In March, Idaho lawmakers shut down a proposed bill that would have allowed the Powerball to continue in Idaho. Powerball’s expansion to operate in the United Kingdom and Australia conflicts with an existing Idaho state law. As it stands, the Powerball will no longer conduct business in Idaho beginning this August. NACS writes that Idaho convenience stores are pushing for the Powerball to return. The lottery is important to convenience stores in all states, and the cessation of Idaho’s Powerball lottery threatens c-store profits.
When you combine dividends, commissions and earnings, Powerball means more than $1 million monthly for Idaho convenience stores. The thought of taking that money away from communities and local economies is frightening.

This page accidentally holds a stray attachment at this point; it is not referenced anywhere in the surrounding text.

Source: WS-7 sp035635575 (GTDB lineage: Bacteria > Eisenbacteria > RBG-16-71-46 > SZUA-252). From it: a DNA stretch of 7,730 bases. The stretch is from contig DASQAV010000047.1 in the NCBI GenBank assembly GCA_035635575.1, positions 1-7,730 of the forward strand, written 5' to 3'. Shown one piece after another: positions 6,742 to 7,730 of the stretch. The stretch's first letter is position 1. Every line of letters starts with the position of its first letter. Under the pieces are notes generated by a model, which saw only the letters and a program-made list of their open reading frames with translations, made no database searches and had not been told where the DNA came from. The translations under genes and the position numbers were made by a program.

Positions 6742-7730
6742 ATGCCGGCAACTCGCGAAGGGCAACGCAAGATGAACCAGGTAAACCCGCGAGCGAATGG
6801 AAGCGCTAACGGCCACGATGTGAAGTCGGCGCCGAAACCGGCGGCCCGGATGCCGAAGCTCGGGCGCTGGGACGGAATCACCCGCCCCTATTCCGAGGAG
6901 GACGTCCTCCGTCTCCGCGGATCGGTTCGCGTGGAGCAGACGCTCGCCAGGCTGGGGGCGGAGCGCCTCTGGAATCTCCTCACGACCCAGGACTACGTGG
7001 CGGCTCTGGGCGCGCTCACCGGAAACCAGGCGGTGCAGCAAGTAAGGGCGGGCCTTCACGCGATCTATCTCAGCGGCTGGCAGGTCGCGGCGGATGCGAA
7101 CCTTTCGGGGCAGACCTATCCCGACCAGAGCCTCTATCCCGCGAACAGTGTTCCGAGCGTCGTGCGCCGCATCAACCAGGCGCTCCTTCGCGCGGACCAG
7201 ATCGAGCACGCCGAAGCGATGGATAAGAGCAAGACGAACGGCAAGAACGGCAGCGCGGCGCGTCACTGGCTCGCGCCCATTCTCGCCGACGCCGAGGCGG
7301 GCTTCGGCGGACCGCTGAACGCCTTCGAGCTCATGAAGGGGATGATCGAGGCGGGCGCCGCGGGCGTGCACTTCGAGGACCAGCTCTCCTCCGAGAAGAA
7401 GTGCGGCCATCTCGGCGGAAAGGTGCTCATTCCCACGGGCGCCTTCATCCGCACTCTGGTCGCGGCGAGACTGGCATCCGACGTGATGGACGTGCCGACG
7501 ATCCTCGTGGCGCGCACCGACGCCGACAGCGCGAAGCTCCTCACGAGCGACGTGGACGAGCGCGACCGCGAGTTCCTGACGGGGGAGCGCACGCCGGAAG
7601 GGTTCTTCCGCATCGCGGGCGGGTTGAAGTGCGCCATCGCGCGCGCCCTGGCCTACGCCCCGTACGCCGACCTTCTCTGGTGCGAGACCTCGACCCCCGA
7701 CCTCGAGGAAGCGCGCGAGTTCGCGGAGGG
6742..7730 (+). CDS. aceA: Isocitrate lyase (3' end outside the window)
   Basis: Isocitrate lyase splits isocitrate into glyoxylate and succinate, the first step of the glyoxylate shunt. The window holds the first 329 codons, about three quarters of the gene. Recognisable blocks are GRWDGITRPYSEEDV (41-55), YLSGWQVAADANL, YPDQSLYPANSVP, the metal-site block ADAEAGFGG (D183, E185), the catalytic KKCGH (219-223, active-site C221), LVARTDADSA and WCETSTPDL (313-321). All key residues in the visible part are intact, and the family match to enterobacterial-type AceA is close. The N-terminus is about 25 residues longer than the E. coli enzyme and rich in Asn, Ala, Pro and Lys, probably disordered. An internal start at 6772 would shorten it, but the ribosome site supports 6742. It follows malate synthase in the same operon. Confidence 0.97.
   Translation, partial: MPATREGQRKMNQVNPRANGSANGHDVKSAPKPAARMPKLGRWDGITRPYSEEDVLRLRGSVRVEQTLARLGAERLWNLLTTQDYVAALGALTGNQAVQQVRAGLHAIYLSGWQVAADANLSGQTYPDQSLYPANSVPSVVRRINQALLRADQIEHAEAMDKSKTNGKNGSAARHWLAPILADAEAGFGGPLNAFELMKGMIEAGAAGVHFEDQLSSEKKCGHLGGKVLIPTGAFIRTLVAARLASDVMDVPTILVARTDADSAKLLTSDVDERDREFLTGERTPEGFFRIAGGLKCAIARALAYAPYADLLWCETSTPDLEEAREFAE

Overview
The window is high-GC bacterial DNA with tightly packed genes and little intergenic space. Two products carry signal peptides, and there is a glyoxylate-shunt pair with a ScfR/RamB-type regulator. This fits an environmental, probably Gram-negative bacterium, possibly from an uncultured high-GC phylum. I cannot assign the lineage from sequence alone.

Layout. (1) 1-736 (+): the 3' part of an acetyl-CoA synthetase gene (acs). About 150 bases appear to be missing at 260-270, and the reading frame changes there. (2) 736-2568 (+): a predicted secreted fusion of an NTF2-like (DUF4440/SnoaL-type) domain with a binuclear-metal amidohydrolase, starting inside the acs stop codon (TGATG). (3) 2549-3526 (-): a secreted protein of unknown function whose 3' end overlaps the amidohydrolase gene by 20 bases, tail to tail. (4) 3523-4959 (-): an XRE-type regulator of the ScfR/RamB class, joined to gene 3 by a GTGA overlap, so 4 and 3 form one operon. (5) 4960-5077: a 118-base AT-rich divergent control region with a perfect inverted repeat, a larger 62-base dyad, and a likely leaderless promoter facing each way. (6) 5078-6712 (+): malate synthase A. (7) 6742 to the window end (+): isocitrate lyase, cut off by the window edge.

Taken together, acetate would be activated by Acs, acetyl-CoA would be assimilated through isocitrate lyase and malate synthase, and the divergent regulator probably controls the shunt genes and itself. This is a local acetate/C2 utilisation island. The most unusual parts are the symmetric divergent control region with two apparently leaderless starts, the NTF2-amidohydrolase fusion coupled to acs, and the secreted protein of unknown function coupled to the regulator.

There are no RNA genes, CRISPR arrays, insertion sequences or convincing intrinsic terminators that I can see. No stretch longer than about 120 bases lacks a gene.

In addition, the average lottery player spends twice as much in Idaho’s convenience stores as non-lottery players.
Berry urged lawmakers to take action before the end of the legislative session to reverse the decision. “It means too much to our businesses, schools and state to get rid of it,” he said. Association research showed Powerball generated $9.4 million for the state’s public schools, which has been used to repair and maintain buildings and fund a bond levy equalization initiative.
Idaho was one of the first participating states when the Powerball began operating in the 1990s. In Idaho, a portion of every $2 spent on a ticket goes to Idaho public schools. Sheri Ybarra, Idaho Superintendent of Public Instruction spoke to KTVB about the impact of this loss.
“The loss to schools would be approximately $9.4 million and schools typically use that money primarily for maintenance and repairs on student-occupied buildings,” Sheri Ybarra said. “So, it’s really around safety as well to schools and districts.”
Ybarra added that there’s also a statewide match requirement that’s largely met with lottery dollars and will have to come from the general fund if the bill is not reconsidered.